Patriots Plan To Release LB Chris Board

Chris Board played every game in his debut Patriots season in 2023, but he will not be retained for a second campaign with the team. New England plans to release the veteran linebacker and special teamer this week, per NFL Network’s Tom Pelissero.

Board was on the books for one more season, and he was due $2.4MM. Moving on will create $1.96MM in cap savings while creating a dead money charge of $938K. Waiting until after the new league year opens would allow New England to designate the former UDFA a post-June 1 release, but doing so would not change the financial elements of the move in this case.

The 28-year-old had a four-year stint with the Ravens to begin his career. Board started only two contests on defense across his 63 games in Baltimore, but he established himself as a core special teams player along the way. His subsequent deals in Detroit and New England also kept him sidelined with respect to defensive workloads, and he logged only one defensive snap with the Patriots. Board saw a career-high special teams snap share of 89%, though, and his third phase contributions will be missed.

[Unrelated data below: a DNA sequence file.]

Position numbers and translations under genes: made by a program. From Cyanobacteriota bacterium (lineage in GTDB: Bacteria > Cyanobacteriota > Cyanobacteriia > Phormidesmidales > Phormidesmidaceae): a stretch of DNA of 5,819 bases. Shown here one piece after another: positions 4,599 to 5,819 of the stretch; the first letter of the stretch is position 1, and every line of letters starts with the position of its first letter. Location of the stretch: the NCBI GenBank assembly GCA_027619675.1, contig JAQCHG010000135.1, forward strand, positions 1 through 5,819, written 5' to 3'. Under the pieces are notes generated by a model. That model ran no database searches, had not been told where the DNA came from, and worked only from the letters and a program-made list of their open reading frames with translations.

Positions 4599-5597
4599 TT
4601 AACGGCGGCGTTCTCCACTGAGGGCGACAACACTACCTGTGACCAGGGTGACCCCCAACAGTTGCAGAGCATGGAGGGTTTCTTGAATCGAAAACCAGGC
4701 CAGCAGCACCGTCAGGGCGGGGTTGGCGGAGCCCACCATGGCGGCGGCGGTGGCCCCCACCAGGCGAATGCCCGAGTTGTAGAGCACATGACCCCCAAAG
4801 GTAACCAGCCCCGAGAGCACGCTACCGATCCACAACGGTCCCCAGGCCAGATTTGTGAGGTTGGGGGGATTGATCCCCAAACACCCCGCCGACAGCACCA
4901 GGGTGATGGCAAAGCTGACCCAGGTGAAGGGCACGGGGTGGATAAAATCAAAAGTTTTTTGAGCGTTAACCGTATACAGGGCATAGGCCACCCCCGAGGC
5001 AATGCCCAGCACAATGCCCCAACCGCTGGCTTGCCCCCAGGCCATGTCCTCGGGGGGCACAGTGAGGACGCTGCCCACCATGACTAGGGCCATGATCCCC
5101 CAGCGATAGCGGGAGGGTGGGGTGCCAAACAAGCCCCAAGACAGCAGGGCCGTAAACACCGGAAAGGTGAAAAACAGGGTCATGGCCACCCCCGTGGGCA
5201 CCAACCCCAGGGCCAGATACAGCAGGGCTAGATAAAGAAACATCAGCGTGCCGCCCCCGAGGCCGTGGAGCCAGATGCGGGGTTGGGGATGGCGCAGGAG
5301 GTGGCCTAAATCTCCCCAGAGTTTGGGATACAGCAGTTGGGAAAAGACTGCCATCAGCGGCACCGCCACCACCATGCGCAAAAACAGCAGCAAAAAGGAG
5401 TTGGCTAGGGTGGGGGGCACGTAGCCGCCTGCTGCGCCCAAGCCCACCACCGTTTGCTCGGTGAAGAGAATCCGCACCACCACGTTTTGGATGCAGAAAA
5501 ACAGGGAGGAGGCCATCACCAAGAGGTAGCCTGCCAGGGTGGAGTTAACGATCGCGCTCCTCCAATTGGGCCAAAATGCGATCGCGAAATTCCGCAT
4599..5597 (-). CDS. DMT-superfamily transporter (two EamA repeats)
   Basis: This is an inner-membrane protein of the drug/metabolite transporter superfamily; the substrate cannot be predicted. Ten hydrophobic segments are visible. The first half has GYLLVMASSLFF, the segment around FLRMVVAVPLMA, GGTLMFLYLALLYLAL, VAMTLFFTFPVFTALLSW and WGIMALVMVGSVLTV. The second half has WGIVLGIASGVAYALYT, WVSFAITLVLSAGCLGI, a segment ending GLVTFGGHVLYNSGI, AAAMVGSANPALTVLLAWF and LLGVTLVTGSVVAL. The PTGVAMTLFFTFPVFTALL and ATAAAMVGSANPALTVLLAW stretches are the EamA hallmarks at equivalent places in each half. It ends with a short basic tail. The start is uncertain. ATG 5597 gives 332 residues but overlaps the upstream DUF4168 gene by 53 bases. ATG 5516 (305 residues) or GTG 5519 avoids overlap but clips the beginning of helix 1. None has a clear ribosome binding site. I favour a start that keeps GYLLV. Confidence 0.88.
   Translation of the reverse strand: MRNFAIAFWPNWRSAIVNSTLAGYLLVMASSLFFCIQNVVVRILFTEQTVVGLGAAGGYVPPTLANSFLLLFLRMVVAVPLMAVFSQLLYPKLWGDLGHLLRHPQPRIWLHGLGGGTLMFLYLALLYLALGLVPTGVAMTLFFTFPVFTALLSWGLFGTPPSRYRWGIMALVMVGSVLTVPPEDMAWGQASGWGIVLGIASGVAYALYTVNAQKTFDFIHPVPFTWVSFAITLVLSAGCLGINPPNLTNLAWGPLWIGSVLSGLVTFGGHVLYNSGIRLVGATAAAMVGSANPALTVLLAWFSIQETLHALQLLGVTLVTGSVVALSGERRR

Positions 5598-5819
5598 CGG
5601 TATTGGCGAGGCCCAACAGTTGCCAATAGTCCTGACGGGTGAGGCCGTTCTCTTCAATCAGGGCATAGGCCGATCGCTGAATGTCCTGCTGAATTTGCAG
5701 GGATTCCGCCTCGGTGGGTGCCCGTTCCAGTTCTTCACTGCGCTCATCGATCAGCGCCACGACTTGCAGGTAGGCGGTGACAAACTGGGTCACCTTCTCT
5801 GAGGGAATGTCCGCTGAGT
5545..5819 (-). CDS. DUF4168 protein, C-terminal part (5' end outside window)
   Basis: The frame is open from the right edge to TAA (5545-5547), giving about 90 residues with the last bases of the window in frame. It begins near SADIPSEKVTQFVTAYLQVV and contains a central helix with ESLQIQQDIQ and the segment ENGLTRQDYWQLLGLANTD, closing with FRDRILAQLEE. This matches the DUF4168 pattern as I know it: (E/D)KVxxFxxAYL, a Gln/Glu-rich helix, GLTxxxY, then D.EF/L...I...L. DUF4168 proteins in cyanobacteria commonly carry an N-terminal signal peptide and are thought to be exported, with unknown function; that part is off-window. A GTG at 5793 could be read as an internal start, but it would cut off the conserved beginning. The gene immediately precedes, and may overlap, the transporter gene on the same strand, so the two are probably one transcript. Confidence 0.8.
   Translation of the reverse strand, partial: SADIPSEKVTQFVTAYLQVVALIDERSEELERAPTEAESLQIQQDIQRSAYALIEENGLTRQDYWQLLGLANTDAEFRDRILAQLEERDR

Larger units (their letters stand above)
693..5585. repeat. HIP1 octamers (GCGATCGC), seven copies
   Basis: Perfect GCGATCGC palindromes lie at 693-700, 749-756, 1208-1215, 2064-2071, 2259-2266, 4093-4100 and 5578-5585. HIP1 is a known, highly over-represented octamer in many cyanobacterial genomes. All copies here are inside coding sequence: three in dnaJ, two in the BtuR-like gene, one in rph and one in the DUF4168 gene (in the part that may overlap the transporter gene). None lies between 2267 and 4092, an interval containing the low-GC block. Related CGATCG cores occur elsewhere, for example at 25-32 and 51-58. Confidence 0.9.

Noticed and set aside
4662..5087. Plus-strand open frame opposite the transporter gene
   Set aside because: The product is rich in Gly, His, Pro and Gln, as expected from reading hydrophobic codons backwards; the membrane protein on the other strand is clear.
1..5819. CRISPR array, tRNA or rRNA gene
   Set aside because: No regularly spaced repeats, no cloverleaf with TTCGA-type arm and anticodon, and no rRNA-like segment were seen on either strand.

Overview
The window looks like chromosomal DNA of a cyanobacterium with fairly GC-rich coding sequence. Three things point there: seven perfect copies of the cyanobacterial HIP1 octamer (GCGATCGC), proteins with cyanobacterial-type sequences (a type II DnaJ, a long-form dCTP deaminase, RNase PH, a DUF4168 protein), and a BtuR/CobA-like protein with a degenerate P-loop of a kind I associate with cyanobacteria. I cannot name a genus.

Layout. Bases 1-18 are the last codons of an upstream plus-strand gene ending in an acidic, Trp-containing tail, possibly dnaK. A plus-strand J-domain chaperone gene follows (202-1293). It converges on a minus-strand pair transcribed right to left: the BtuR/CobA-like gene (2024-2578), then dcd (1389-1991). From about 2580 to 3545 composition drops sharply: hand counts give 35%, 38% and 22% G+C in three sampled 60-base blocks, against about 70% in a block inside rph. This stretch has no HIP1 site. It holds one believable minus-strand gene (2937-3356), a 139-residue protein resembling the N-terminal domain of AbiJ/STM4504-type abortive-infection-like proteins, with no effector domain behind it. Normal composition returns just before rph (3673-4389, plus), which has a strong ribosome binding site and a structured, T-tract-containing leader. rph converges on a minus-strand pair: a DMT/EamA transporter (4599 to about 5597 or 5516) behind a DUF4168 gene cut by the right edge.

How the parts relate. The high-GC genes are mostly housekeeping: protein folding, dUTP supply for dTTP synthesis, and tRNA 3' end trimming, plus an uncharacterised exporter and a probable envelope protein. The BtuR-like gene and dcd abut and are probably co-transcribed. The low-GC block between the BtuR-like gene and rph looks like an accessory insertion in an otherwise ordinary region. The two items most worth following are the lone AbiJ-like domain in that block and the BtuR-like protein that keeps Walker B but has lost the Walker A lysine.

Franchise mainstay (and special teams ace) Matthew Slater retired earlier this offseason, marking an end to his decorated career with New England. Losing Slater and Board in the same offseason will create a notable vacancy on special teams for the Patriots, a team which ranked 28th in that capacity last season in terms of DVOA. Board will now look to find a new home as he faces the possibility of playing for a third different team in as many years in 2024.

New England entered Monday with nearly $83MM in cap space, the second-most in the NFL. That figure will grow slightly once the Board release is processed. The Patriots are already a team worth watching closely with respect to free agent additions given the holes on their roster and their ability to make multiple major additions. Part of that process will involve at least a few moves aimed at re-building their special teams units with Slater and Board no longer in the fold.

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